Infections are suspected to play a role in the aetiology of childhood leukaemia. In 1989-95, we evaluated the relation between childhood acute lymphoblastic leukaemia and pre- and postnatal markers of exposure to infection, as well as breast-feeding. A population-based case-control study was carried out in certain regions of Québec, Canada, in 1989-95 including 491 incident cases diagnosed between 1980 and 1993 and aged between 0 and 9 years. An identical number of healthy controls matched for age, sex and region of residence at the date of diagnosis was included. Having older siblings, mother's use of antibiotics during pregnancy, and being born second or later were all associated with increased risk of leukaemia while early day-care attendance (odds ratio (OR) = 0.49; 95% CI 0.31-0.77), and breast-feeding (OR = 0.68; 95% CI 0.49-0.95) were significantly protective. A marker of population mixing was not a risk factor. When including all variables defining family structure in a model, having older siblings at time of diagnosis was a risk factor among children diagnosed before 4 years of age (OR = 4.54; 95% CI 2.27-9.07) whereas having older siblings in the first year of life was protective among children diagnosed at 4 years of age or later (OR = 0.46; 95% CI 0.22-0.97).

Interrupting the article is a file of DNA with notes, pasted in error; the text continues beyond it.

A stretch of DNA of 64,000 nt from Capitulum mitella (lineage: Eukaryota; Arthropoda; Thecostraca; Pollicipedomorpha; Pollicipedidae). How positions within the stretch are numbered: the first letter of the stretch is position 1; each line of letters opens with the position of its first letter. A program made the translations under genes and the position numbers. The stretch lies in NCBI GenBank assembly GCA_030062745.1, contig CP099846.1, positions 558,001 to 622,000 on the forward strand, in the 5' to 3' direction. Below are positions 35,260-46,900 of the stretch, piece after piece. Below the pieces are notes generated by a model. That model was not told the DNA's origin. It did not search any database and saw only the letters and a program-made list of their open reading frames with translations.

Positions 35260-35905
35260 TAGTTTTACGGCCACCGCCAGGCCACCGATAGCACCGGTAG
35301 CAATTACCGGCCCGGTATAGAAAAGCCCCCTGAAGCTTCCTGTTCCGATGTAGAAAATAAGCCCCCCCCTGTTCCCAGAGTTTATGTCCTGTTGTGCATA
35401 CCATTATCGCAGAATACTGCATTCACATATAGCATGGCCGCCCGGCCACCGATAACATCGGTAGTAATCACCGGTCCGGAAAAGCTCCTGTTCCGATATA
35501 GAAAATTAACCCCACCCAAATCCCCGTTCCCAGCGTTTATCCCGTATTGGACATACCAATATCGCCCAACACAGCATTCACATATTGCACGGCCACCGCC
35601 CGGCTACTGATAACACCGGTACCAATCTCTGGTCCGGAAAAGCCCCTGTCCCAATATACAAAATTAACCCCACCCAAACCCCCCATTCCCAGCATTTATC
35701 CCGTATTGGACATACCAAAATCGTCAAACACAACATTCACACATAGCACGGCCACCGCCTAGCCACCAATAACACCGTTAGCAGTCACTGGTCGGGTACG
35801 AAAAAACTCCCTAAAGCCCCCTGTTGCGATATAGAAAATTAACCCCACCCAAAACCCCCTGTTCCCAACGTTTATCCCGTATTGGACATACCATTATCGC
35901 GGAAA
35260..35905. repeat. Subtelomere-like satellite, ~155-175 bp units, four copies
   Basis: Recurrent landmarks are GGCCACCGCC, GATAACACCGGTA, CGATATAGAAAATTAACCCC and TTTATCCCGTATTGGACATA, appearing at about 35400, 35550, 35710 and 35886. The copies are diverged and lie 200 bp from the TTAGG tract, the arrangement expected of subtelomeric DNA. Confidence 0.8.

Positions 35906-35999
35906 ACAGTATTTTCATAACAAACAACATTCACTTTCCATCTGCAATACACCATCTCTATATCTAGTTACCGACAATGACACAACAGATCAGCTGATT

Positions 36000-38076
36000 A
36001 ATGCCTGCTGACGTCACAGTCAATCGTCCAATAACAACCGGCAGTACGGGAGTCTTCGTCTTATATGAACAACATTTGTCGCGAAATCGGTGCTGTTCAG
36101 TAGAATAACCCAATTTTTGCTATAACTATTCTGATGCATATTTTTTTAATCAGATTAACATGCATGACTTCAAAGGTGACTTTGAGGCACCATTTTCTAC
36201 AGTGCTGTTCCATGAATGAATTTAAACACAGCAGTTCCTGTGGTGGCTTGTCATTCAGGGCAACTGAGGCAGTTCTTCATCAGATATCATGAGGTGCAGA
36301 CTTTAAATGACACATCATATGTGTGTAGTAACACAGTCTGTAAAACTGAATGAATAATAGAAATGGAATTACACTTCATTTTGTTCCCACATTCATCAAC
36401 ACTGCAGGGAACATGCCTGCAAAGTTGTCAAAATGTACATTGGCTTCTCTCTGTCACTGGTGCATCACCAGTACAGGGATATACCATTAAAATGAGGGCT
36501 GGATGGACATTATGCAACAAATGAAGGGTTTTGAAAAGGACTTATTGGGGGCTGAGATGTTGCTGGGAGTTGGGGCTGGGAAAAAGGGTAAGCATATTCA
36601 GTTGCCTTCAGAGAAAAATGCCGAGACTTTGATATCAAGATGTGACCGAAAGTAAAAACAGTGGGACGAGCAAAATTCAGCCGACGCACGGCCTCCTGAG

Copyright 2000 Cancer Research Campaign.